Though the fashion month started on a high note with an ethereal show of Jan-Jan Van Assche at Pitti Uomo, I arrived in Paris following a fairly dismal Milan season (more on that in the next podcast episode). Looking back on it, Paris was a mixed bag, neither a particularly strong or particularly weak season, one where expectations fell along the lines of the expected.
This past summer I went to an Hérmes store on rue St-Honoré in Paris, with the idea of buying a cardholder. The one I wanted was sold out, so I decided to browse the store, which was already full of shoppers at ten in the morning. I was almost on the way out when a thin black leather cuff with a matte black leather buckle caught my eye. Attracted by its subtle elegance, I bought it on the spot. By the time I was done with my tax refund process, the sales associate who was helping me magically appeared at my side, with the cuff gift-wrapped and swaddled inside the iconic orange shopping bag. This was one of my most pleasant shopping experiences of the past several years, and an increasingly rare one.
We live in a sterile age. Nothing reminds one of this fact like the work of the German artist Joseph Beuys. It is anything but sterile – dirt, earth, organic matter were at its center. Beuys wallowed in the dirt – it was his connection to the planet we were busy ruining, as he liked to remind us.
A new book, or rather four books in a box, called Four Books in a Box, published by Steidl, and out today, reminds us of this message. Prosaically called, the compendium is anything but prosaic. As an object it is also earthy. There is not a hint of gloss in its sturdy case, fabric covers, and mostly black and white pages. As the hand passes over the pages, one feels its presence, its thingness, its physical presence in the physical universe.
Adjaye was known in London quite early on in his career – his anthracite, brutalist-tinged creations that highlighted their materiality and geometry had a distinct voice. But it took him longer to find his rightful place in the canon of contemporary architecture. His work has been documented in Thames & Hudson books “Works: 1995 – 2007” and “Works: 2007 – 2015.” The latter one is being released today, though we absolutely recommend getting the pair.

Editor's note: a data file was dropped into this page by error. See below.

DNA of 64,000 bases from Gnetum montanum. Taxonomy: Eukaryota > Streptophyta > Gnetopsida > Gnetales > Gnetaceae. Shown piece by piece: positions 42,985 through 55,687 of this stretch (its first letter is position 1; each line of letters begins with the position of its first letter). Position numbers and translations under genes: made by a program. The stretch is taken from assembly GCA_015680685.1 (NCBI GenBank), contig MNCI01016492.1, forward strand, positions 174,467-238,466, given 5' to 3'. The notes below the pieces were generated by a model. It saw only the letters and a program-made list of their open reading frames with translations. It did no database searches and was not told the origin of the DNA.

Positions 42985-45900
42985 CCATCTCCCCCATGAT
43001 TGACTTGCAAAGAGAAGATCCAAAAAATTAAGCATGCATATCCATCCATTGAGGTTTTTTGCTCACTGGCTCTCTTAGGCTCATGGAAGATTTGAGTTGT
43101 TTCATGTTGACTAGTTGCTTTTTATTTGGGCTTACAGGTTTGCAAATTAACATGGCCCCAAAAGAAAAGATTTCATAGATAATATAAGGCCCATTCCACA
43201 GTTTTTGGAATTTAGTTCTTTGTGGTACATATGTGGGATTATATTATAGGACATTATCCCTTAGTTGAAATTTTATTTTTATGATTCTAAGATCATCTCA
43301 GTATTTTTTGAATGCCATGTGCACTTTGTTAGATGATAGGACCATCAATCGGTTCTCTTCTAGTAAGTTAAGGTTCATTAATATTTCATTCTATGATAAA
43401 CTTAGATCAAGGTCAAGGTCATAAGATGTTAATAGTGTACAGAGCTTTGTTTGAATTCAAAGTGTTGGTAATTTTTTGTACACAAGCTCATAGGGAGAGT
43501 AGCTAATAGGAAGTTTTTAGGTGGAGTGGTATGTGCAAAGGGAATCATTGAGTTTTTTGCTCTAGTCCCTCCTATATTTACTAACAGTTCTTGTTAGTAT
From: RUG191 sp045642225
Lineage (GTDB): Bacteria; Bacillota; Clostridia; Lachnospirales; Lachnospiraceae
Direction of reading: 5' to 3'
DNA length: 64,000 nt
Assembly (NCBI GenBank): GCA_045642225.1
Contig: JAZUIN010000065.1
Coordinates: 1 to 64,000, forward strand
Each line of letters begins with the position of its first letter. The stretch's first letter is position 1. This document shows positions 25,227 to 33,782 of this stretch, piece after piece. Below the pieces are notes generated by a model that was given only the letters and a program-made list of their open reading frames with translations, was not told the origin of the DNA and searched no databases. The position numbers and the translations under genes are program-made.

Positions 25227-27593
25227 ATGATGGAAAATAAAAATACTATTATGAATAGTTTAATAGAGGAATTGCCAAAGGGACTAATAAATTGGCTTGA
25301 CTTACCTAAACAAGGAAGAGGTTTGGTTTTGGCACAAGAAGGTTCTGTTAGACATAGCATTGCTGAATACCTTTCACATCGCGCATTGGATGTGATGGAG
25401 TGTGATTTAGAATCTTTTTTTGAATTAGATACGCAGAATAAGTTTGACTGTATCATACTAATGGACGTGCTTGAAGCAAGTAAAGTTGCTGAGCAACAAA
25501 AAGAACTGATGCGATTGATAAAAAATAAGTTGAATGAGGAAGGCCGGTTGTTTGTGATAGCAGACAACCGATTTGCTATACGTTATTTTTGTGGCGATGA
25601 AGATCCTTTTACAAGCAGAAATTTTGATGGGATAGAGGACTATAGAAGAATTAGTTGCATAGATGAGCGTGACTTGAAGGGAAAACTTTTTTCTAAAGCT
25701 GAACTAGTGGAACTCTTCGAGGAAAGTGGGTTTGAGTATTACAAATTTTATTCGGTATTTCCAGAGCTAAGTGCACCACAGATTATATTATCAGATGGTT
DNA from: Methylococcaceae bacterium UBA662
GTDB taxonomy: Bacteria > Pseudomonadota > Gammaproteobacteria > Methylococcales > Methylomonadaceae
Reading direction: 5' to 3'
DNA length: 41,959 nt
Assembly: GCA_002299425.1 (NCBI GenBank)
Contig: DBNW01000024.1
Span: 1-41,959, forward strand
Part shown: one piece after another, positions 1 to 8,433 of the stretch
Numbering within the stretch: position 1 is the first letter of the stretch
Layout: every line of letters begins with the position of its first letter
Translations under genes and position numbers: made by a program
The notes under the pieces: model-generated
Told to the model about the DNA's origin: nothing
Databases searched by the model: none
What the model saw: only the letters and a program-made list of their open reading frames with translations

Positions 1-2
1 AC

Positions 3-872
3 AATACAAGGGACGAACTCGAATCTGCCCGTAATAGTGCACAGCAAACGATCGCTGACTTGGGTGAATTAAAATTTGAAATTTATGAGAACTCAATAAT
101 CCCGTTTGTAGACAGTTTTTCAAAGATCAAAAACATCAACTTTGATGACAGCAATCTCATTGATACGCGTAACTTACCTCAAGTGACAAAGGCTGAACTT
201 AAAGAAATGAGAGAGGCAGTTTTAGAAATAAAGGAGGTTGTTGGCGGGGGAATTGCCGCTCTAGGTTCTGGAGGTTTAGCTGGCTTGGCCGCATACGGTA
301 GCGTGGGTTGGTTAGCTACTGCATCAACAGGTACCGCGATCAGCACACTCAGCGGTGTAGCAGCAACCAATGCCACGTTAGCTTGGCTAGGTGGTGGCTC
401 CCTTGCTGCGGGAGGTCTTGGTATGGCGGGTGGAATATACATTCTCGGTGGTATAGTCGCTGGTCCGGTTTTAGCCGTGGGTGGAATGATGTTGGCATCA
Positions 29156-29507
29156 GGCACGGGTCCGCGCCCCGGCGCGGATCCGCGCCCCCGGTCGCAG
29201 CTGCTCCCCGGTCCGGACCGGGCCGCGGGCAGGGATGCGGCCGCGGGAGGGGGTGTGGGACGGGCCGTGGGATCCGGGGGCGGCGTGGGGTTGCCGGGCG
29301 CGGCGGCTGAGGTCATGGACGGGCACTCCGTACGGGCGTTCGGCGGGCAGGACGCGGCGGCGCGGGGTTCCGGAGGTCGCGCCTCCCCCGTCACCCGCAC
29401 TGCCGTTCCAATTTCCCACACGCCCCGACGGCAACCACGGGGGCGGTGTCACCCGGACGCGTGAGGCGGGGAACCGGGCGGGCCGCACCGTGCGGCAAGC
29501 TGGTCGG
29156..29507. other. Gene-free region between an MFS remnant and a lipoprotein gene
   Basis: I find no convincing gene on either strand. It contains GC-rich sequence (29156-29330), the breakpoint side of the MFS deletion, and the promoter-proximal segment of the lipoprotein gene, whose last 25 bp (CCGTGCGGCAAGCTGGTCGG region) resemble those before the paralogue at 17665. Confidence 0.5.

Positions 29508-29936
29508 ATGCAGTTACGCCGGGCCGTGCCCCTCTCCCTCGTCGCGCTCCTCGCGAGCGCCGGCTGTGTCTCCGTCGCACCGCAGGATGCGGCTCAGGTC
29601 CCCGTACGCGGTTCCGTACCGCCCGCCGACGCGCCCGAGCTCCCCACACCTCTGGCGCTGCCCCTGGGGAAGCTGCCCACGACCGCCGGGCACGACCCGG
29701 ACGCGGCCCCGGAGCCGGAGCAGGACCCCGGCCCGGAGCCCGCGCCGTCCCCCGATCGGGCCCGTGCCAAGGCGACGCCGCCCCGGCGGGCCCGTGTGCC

The new 300-page book with over 500 illustrations highlights about 50 of Adjaye’s projects – a prodigious output. Whereas the first volume covers mostly Adjaye’s London work and is more intimate in scope – naturally so, since early projects tend to be on a smaller scale – the second one is a sweeping overview of Adjaye’s creations, many of them done in the United States. The most famous of these to date is the National Museum of African American History and Culture in Washington, DC. The museum opened in 2016 and will undoubtedly be a worthy beginning of the next volume. For now though there is plenty to dissect in the current tome. The projects contained therein are a mix of commercial and public, small and large, quotidian and lofty.
If you find yourself in Paris in the next couple of weeks, make sure to stop by Galerie Camera Obscura to see the current exhibit of Italian photographer Paolo Roversi. This intimate show is a rare treat from an artist whose work is maddeningly hard to find in real life. He exhibits rarely, and he produces books even more rarely. The best access to his work in print is a smattering of fashion magazines, such as Another or Vogue Italia.